The problem with Aristotle's logic (concerning his desire for logic) is that argument by the
syllogism is often deadly dull. Humans are passionate creatures whose hearts and minds are
moved with appeals to emotion (pathos), character (ethos), as well as logic (logos). The
rhetorician must decide the proper balance of these appeals in the presentation of any
Forms of Argument
1. Induction: Argument by induction builds from evidence and observation to a final
conclusion. Most people recognize induction as the basis for scientific method.
Simple induction moves from "reasons" and examples to conclusion and does not
require scientific observation or eyewitness reports.
2. Deduction: Argument by deduction builds from accepted truths to specific
conclusions. The syllogism and enthymeme are examples of deductive arguments.
We may also structure deductive arguments based on cultural or social truths leading
to specific conclusions.
3. Narrative: Stories and anecdotes should not be considered innocent moments of
entertainment in political communication. Narrative argues partly by denying its
ability to persuade. Remember the powerful use Ronald Reagan made of anecdotes.
He perfected the form for the modern presidency, and every president since has
followed his lead.
Aristotle’s Artistic Proofs
How do arguments persuade? Aristotle said that rhetors persuade by effective use of
"proofs" or "appeals." He divided proofs into two classes: 1) the inartistic proofs that one
simply uses for inductive arguments (e.g. statistics), and 2) the artistic proofs that one must
Logos: appeals to reason
Such an appeal attempts to persuade by means of an argument “suitable to the case in
question,” according to Aristotle. Appeals to logos most often use the syllogism and
enthymeme. You may recognize the syllogism as the formal method of deductive reasoning
(see above). The enthymeme is a truncated syllogism, also referred to as the rhetorical
syllogism, in which one or more minor premises are left unstated. You may recognize the
enthymeme as assertions followed by reasons. We rarely find syllogisms in their pure form in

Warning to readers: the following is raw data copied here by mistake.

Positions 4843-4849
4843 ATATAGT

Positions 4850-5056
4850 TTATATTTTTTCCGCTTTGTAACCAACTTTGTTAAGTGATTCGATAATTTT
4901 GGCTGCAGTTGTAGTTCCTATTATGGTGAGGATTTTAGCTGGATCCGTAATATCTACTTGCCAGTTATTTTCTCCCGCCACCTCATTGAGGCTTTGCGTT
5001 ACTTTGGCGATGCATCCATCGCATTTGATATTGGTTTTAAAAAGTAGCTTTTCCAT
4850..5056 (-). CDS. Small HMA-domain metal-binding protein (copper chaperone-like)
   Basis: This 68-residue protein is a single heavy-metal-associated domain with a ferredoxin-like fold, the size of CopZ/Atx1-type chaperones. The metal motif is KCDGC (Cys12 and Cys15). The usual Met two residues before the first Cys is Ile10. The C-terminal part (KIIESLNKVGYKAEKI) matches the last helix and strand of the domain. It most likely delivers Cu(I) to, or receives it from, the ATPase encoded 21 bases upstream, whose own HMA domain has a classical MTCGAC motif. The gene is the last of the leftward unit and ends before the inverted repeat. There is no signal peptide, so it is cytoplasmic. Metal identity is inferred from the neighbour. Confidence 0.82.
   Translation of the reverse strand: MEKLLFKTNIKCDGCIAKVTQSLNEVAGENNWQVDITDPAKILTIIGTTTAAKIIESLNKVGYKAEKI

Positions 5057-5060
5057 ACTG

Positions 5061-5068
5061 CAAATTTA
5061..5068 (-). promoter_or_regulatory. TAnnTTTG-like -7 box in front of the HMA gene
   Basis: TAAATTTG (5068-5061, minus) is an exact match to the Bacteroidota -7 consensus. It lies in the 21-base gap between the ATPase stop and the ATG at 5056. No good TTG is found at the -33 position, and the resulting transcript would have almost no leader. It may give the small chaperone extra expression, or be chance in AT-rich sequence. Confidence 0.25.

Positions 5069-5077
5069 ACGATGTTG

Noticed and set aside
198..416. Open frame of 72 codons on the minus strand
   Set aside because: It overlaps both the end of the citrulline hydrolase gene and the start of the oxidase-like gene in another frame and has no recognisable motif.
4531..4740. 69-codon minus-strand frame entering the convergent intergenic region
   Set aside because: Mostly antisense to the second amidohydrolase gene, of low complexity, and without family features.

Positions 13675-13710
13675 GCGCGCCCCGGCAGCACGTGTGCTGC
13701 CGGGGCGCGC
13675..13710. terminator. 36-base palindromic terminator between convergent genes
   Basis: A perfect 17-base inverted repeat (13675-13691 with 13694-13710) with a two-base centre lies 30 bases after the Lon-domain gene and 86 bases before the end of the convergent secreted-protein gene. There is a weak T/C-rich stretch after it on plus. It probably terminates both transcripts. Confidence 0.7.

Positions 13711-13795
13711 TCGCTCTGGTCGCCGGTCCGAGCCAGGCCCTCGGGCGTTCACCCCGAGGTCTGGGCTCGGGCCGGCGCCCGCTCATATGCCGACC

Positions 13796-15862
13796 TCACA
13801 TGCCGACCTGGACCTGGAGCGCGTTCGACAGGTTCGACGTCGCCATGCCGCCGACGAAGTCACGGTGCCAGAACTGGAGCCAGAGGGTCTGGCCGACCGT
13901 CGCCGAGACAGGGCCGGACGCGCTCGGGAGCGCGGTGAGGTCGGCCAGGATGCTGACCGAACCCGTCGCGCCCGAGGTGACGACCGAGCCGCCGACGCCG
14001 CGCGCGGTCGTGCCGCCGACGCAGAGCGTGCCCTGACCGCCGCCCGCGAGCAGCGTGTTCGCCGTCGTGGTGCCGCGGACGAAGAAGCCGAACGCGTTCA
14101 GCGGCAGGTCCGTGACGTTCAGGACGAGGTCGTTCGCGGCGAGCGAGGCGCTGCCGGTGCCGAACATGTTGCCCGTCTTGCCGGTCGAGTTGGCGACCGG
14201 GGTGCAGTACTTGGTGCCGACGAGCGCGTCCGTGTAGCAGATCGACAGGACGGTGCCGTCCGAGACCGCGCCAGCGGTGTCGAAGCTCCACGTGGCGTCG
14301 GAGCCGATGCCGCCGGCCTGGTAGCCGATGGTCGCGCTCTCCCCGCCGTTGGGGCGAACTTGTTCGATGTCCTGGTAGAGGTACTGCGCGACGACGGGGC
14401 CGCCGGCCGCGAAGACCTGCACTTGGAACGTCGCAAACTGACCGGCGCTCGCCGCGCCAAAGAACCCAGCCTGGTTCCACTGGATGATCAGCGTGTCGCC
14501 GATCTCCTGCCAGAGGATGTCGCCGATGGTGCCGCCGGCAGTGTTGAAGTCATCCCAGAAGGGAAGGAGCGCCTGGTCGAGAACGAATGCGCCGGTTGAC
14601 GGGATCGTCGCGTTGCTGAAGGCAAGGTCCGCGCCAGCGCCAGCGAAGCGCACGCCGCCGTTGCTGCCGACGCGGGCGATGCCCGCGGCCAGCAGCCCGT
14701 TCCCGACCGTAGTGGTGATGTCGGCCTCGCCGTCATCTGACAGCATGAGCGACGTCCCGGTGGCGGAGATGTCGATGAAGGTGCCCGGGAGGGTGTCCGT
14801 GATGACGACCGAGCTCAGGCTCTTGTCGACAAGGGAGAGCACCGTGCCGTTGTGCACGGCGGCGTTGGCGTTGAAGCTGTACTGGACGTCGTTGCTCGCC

civic discourse. Instead, we find statements and reasons that are incomplete and are
For example: “We do not have enough money to pay for improvements to our
railroads. And without improvements, this transportation system will falter and
thus hinder our economy. Therefore, we should raise taxes to pay for better
Pathos: appeals to the emotions of the audience
Such an appeal attempts to persuade by stirring the emotions of the audience
and attempts to create any number of emotions, including: fear, sadness,
contentment, joy, pride. Pathos does not concern the veracity of the
argument, only its appeal.
Bob Dole wants to hurt the elderly by cutting Medicare.
Ethos: appeals exerted by the character of the writer/speaker
Such an appeal attempts to persuade by calling attention to the
writer’s/speaker’s character. It says in effect: “I’m a great guy so you should
believe what I’m telling you.” Ethos does not concern the veracity of the
argument, only its appeal.
I am a husband, a father, and a taxpayer. I’ve served faithfully for 20 years on
the school board. I deserve your vote for city council.
Appeals are how a writer/speaker tries to convince his or her intended audience. Three of
the “biggies” are logos, ethos and pathos.
More about the 3 Rhetorical Appeals:
Logos = an appeal to reason. There are two types of appeal to reason, deductive and
*Think-does the logic follow? Are the statistics skewed or unrepresentative?*
Deductive argument-begins with a generalization and moves toward a specific
A famous example used by Aristotle himself:
All men are mortal. (Generalization)
Socrates was a man. (Specific case)
Socrates is mortal. (Conclusion about the specific case)
Inductive argument-begins with pieces of specific evidence and draws a general
conclusion from this.
ex. Senator Kennedy argued, “in Georgia, blacks who killed whites received the
death penalty 16.7 percent of the time, while whites who killed blacks received the
death penalty only 4.2 percent of the time.”
(A warning about statistics. You may have heard reference to a politician “stacking
the cards.” This means they use statistics to sway an audience, but are not entirely